The government is keen to finalise the rules of the recently passed Disabilities Bill by April 14 which will allow persons with disabilities to avail 5 per cent reservation in higher education institutions from next academic session.
According to the bill, persons with benchmark disability between the age group of 6 and 18 years will also have the right to free education.
The Rights of Persons with Disabilities Bill, which was passed in the Winter Session, provides for raising reservation in government jobs for persons with benchmark disabilities from 3 to 4 per cent and in higher education institutes from 3 to 5 per cent.
“The Disabilities Bill was passed by Parliament in the Winter Session and it has already been notified. Now I’m keen for earliest implementation of this act. We are working on to finalise its rules by April 14, including reservation benefits for the disabled,” Social Justice and Empowerment Minister Thaawar Chand Gehlot said.
He further said that this very important legislation would be a game changer for persons with disabilities and it brings Indian laws in line with the UN Convention on Rights of Persons with Disabilities.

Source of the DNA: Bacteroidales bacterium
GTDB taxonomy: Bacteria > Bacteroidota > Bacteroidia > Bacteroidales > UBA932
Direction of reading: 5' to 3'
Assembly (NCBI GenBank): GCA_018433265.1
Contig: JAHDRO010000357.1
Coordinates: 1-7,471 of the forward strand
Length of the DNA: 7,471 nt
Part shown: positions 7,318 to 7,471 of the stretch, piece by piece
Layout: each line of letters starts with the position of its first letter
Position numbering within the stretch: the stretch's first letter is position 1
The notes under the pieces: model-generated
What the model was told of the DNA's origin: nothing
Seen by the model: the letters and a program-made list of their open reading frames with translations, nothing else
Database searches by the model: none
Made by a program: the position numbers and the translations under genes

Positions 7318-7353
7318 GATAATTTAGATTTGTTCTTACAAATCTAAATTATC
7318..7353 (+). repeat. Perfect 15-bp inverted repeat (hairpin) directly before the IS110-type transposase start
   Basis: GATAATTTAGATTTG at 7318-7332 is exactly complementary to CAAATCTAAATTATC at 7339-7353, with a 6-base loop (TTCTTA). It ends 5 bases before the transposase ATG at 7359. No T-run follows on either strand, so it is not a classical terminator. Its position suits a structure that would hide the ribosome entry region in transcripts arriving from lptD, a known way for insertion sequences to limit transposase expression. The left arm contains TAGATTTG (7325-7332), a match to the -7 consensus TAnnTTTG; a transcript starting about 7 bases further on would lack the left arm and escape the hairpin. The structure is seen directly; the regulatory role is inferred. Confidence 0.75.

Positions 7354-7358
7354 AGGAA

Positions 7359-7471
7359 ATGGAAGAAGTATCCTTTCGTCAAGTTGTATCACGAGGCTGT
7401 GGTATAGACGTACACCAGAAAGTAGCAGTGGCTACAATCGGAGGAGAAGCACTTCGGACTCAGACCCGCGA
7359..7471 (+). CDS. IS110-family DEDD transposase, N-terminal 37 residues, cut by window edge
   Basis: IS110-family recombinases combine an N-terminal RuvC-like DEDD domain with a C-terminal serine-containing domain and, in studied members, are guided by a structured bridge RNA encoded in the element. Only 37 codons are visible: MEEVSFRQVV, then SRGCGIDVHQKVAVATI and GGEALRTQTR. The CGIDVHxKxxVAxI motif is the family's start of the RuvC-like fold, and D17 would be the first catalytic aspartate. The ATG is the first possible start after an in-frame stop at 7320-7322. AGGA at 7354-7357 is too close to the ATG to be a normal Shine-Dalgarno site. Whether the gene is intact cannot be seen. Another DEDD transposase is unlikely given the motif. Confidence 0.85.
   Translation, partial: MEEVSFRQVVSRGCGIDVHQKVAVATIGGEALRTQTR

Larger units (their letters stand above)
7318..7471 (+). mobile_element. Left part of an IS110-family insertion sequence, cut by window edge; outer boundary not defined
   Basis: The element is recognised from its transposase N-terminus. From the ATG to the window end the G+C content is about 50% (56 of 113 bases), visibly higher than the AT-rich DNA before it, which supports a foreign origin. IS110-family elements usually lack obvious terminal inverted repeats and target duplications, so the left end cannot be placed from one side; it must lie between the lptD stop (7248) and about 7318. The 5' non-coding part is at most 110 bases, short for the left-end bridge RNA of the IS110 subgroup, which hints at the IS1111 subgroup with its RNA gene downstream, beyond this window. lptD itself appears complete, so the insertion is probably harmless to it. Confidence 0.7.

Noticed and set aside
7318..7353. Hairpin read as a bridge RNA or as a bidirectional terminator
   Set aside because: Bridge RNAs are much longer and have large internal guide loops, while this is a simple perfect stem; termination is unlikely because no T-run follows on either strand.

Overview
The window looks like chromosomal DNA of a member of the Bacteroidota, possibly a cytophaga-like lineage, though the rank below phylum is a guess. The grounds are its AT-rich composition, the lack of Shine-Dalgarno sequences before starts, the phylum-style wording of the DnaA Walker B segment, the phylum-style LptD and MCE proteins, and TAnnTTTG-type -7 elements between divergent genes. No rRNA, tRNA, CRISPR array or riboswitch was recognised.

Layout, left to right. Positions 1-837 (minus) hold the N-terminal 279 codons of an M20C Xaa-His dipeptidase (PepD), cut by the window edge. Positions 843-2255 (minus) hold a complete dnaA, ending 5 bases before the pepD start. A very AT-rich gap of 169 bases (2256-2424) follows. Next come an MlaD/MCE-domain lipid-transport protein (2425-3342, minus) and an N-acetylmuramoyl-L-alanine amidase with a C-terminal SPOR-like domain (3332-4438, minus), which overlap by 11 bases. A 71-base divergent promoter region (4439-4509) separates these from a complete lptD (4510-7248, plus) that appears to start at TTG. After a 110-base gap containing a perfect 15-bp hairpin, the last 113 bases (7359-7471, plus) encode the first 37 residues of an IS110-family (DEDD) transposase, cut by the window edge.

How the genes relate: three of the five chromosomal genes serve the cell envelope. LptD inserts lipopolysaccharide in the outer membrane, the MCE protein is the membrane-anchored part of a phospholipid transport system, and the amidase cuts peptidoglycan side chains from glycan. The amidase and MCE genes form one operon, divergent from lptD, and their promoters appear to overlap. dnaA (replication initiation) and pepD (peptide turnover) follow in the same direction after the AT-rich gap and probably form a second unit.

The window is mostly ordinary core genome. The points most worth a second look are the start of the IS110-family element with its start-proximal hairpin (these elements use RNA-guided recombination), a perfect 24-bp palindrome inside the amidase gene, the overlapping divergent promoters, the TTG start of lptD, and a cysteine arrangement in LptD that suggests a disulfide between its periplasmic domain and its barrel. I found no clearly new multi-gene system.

Under the newly enacted Act, the government has increased the types of disabilities from the existing seven to 21.
The newly added types include mental illnesses, autism spectrum disorder, cerebral palsy, muscular dystrophy, chronic neurological conditions, specific learning disabilities, multiple sclerosis, speech and language disability, thalassemia, hemophilia, sickle cell disease, multiple disabilities, including deaf blindness, acid attack victims and Parkinsons disease.
Also, disability has been defined based on an evolving and dynamic concept and government will have the power to add more types of disabilities.
As per the Act, assaulting, insulting, intimidating, denying food to a person with disability or sexually exploiting a differently-abled woman and performing a medical procedure on such women without consent which may lead in termination of pregnancy will draw a jail term up to five years once the law is passed.